John Hussman of Hussman Funds has a new post titled Bubble, Crash, Bubble, Crash, Bubble…:

Rising home prices were further promoted by a combination of lax credit standards, perverse incentives for loan origination, a weak regulatory environment, and a Federal Reserve that sat so firmly on short-term interest rates that investors felt forced to reach for yield by purchasing whatever form of slice-and-dice mortgage obligation the financial engineers could dream up. Rising home values provoked more debt origination, and even higher prices. What seemed like a “virtuous circle” was ultimately nothing but an overpriced speculative bubble with devastating consequences.

In Hussman’s apparent view, which I share, there has been a malignant growth of the Ponzi sector at the heart of the US economy over the last two decades. Before the global financial crisis, the banks didn’t need much help in expanding the “sector”. But now the Fed has become indispensable:

Bubble, Crash, Bubble, Crash, Bubble …

We will continue this cycle until we catch on. The problem isn’t only that the Fed is treating the symptoms instead of the disease. Rather, by irresponsibly promoting reckless speculation, misallocation of capital, moral hazard (careless lending without repercussions), and illusory “wealth effects,” the Fed has become the disease.

Hussman, a highly successful investment manager who appears to have been caught with too conservative a stance in the last 12 months amidst all this madness, accuses the Fed of trying to blow a bubble in stocks, shows that such a bubble cannot last, and then demonstrates quantitavely that the impact of rising stock market prices on consumption is negligible and evanescent. He goes on to assess QE2:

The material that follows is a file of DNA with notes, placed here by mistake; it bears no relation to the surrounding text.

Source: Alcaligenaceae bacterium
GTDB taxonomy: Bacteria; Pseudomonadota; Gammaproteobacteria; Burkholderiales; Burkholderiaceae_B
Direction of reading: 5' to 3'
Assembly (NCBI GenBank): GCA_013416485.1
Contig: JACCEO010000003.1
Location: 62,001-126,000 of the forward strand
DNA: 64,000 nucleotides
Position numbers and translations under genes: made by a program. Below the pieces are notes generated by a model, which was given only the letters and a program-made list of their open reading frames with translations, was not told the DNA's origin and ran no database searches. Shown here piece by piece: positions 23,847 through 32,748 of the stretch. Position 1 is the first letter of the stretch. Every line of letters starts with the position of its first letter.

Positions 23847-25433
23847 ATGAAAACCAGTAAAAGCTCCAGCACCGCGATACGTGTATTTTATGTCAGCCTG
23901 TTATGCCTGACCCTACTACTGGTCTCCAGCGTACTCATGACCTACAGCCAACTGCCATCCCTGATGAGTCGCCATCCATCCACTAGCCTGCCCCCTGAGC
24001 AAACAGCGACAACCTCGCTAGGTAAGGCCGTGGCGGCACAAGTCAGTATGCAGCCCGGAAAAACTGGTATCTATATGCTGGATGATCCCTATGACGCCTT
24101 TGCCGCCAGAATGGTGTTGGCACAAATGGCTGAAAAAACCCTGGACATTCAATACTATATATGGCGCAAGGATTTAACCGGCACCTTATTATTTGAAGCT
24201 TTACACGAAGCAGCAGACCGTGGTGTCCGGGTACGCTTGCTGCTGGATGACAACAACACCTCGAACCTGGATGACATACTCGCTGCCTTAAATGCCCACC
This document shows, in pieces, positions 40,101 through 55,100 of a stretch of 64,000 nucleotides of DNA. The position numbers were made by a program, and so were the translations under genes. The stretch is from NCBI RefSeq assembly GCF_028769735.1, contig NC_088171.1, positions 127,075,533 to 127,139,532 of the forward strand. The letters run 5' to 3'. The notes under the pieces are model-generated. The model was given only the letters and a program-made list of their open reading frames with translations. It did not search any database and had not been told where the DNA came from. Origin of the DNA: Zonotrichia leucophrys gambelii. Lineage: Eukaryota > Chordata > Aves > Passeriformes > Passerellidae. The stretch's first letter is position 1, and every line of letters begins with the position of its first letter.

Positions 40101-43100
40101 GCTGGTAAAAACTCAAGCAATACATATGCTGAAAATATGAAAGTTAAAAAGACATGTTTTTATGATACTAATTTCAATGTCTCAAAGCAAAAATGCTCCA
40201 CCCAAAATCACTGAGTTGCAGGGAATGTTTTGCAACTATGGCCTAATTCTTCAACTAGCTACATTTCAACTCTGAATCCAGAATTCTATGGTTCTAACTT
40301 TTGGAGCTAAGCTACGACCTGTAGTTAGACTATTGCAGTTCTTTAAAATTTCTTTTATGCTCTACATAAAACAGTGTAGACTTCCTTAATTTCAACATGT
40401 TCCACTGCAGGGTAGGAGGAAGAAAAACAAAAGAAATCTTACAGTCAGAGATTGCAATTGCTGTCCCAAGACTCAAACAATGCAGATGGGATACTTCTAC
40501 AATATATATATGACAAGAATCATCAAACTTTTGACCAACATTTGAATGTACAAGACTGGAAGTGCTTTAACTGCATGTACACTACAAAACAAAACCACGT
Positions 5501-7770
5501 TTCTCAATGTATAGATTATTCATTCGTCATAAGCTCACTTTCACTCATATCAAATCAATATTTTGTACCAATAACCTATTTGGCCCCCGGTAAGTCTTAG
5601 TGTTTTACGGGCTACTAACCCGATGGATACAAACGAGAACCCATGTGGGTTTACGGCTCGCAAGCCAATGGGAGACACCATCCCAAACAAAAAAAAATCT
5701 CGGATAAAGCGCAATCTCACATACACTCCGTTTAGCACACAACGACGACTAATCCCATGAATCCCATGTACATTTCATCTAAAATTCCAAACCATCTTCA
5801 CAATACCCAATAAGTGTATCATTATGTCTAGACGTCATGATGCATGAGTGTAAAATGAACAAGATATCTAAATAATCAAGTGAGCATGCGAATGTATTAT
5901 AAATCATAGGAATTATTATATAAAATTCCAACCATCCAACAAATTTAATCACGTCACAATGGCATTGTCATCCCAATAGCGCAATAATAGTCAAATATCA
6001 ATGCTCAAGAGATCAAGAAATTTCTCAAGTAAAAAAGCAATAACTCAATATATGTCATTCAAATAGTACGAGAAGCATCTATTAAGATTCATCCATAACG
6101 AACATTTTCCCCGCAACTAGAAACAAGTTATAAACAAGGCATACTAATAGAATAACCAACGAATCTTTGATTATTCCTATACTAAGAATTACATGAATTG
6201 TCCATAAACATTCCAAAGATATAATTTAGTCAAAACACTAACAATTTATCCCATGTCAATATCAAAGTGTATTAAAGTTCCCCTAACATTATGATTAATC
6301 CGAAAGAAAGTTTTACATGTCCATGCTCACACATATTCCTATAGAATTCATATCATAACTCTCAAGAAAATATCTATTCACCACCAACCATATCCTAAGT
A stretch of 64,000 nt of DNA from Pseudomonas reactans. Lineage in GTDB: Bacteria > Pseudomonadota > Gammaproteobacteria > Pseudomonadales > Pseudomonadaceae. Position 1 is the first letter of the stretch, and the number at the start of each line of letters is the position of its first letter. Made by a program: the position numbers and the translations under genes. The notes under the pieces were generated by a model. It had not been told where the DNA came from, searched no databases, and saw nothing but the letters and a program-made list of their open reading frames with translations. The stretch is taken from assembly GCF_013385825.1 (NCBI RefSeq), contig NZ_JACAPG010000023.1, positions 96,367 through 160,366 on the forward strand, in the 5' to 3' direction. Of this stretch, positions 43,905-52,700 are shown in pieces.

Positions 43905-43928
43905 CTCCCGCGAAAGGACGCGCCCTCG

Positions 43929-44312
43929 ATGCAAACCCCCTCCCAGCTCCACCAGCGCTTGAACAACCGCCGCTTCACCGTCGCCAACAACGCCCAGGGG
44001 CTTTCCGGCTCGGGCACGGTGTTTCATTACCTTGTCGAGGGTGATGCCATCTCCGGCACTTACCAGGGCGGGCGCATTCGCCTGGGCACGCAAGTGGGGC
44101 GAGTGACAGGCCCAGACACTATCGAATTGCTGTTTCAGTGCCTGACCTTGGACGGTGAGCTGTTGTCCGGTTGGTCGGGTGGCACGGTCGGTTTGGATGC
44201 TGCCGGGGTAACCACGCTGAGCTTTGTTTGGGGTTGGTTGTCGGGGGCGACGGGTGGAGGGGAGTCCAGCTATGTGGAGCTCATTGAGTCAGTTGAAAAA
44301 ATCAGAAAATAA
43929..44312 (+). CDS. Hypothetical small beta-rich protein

With no permanent effect on wealth, and no ability to materially shift incentives for productive investment, research, development or infrastructure (as fiscal policy might), the economic impact of QE2 is likely to be weak or even counterproductive, because it doesn’t relax any constraints that are binding in the first place. Interest rates are already low. There is already well over a trillion in idle reserves in the banking system. Businesses and consumers, rationally, are trying to reduce their indebtedness rather than expand it, because the basis for their previous borrowing (the expectation of ever rising home prices and the hope of raising return on equity indefinitely through leverage) turned out to be misguided. The Fed can’t fix that, although Bernanke is clearly trying to promote a similarly misguided assessment of consumer “wealth.”

His entire article is worth reading here.